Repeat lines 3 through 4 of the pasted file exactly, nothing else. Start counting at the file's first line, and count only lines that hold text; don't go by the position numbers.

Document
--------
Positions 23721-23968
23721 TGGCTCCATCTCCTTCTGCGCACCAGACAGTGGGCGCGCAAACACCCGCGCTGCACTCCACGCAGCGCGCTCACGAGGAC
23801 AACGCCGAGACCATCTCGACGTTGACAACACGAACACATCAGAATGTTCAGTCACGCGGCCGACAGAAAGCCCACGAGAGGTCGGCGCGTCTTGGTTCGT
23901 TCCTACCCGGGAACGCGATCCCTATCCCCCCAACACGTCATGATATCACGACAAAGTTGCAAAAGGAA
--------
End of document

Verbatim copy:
23801 AACGCCGAGACCATCTCGACGTTGACAACACGAACACATCAGAATGTTCAGTCACGCGGCCGACAGAAAGCCCACGAGAGGTCGGCGCGTCTTGGTTCGT
23901 TCCTACCCGGGAACGCGATCCCTATCCCCCCAACACGTCATGATATCACGACAAAGTTGCAAAAGGAA